Diversity, biogeography, and reproductive evolution in the genus Pipa (Amphibia: Anura: Pipidae).

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Publisher: Elsevier B.V.
Document Type: Report
Length: 581 words

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Keywords Amazonia; Atlantic Forest; Endotrophy; Neogene; Species delimitation Highlights * Molecular data suggest the existence of 15 species within Pipa. * Saturation of mtDNA causes overestimated divergence times compared to nuDNA. * Diversification started during the early Neogene probably in Amazonia. * Amazonian lineages have probably acquired endotrophic development independently. Abstract The genus Pipa is a species-poor clade of Neotropical frogs and one of the most bizarre-looking due to many highly derived anatomical traits related to their fully aquatic lifestyle. With their African relatives, they form the Pipidae family, which has attracted much attention, especially regarding its anatomy, reproductive biology, paleontology and biogeography. However, the actual diversity and phylogenetic relationships within Pipa remain poorly understood, and thus so do their historical biogeography and the evolution of striking features, such as the absence of teeth and endotrophy in some species. Using short mtDNA sequences across the distribution of the genus, we identified 15 main lineages (Operational Taxonomic Units - OTUs). This more than doubles the number of the currently seven valid nominal species. Several closely related OTUs do not share nuDNA alleles, confirming species divergence. Time-calibrated phylogenies obtained from mitogenomes and from 10 nuclear loci provide highly similar topologies but strikingly distinct node ages for Pipa. High dN/dS ratios and the variation of substitution rates across the trees suggest a strong effect of saturation on fast evolving positions of mtDNA, producing a substantially shorter stem branch of Pipa. Focusing on the nuDNA topology, we inferred an early Neogene Amazonian origin of the diversification of Pipa, with an initial split between the Guiana-Brazilian Shields and Western Amazonia, a pattern observed in many other co-distributed groups. All the western species are edentate, suggesting a single loss in the genus. Each of these groups diversified further out of Amazonia, toward the Atlantic Forest and toward trans-Andean forests, respectively. These events are concomitant with paleogeographic changes and match patterns observed in other co-distributed taxonomic groups. The two Amazonian lineages have probably independently acquired endotrophic larval development. Author Affiliation: (a) Laboratoire Evolution et Diversité Biologique, UMR 5174, CNRS, IRD, Université Paul Sabatier, Bâtiment 4R1 31062 cedex 9, 118 Route de Narbonne, 31077 Toulouse, France (b) Institut des Sciences de l'Evolution de Montpellier, Université de Montpellier, Bâtiment 22 -- CC065, Place Eugène Bataillon, 34095, Montpellier cedex 5, France (c) Universidade de São Paulo, Instituto de Biociências, Departamento de Zoologia, São Paulo, SP, Brazil (d) Instituto Nacional de Pesquisas da Amazônia, Coordenação de Biodiversidade, Avenida André Araújo 2936, 69080-971 Manaus, AM, Brazil (e) Departamento de Biologia, Instituto de Ciências Biológicas, Universidade Federal do Amazonas, 69080-900 Manaus, AM, Brazil (f) Department of Biology, Trinity University, San Antonio, TX 78212, USA (g) Instituto de Investigación de Recursos Biológicos, Alexander von Humboldt, Colecciones Biológicas, Carrera 8 # 15--08, Claustro de San Agustín, Villa de Leyva, Boyacá, Colombia (h) Muséum National d'Histoire Naturelle, Direction des Collections, 57 rue Cuvier, 75231 Paris Cedex 05, France (i) Department of Ecology and Vertebrate Zoology, Faculty of Biology and Environmental Protection, University of Lódz, 12/16 Banacha Str., Lódz 90-237, Poland (j) Department of Life Sciences, The Natural History Museum, Cromwell Road, London SW7 5BD, United Kingdom (k) Museum of Zoology, Senckenberg Natural History Collections Dresden, Dresden, Germany * Corresponding author. Article History: Received 29 July 2021; Revised 22 December 2021; Accepted 16 February 2022 Byline: Antoine Fouquet [fouquet.antoine@gmail.com] (a,*), Josselin Cornuault (b), Miguel T. Rodrigues (c), Fernanda P. Werneck (d), Tomas Hrbek (e,f), Andrés R. Acosta-Galvis (g), David Massemin (h), Philippe J.R. Kok (i,j), Raffael Ernst (k)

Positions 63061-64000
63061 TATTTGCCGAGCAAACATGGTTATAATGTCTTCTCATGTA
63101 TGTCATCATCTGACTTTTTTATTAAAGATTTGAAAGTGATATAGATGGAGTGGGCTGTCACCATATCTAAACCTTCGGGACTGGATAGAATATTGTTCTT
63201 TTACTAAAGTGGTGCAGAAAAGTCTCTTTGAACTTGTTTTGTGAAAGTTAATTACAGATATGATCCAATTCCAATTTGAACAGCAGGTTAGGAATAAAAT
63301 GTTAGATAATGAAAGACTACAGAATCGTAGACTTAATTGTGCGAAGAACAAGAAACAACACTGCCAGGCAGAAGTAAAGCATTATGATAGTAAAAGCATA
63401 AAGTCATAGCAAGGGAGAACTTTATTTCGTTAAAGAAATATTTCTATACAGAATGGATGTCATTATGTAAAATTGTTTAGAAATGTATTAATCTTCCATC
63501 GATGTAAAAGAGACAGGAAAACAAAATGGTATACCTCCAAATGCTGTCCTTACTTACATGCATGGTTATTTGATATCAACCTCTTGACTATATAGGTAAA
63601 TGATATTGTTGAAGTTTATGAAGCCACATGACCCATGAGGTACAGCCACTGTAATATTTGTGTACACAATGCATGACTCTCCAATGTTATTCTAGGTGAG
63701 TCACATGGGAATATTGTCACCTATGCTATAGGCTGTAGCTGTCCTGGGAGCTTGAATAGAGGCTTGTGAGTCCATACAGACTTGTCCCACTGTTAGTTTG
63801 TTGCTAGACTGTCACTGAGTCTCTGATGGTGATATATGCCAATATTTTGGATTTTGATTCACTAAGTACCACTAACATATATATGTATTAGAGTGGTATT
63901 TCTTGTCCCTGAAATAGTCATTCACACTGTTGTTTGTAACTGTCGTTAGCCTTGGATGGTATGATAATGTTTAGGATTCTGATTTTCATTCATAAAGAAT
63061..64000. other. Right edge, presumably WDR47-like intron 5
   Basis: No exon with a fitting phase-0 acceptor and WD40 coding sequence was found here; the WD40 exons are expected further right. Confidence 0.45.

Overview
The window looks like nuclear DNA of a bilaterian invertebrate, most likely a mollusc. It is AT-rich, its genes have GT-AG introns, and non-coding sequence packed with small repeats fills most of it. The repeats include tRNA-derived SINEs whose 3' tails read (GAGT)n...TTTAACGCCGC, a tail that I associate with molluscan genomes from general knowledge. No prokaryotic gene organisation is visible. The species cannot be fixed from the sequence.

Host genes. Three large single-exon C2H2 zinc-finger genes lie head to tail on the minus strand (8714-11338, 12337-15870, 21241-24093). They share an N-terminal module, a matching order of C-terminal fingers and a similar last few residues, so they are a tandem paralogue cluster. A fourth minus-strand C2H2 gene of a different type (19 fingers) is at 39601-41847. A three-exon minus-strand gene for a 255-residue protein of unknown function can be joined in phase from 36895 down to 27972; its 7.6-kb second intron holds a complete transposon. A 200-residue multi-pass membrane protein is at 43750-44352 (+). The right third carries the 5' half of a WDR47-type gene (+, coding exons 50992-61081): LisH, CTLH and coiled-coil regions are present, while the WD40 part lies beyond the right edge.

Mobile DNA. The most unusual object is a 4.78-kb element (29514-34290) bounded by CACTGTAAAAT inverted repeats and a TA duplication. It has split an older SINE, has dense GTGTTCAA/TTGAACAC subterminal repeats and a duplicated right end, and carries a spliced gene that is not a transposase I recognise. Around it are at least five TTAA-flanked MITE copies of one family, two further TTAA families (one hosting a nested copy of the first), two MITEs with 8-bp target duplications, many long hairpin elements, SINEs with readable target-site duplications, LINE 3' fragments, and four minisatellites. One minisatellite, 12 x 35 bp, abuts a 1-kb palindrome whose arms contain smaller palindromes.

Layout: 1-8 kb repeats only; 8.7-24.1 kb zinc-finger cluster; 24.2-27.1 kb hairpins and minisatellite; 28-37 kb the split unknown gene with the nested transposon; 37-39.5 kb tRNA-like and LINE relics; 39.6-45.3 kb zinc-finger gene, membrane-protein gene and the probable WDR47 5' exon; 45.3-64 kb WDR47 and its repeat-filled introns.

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Gale Document Number: GALE|A699113564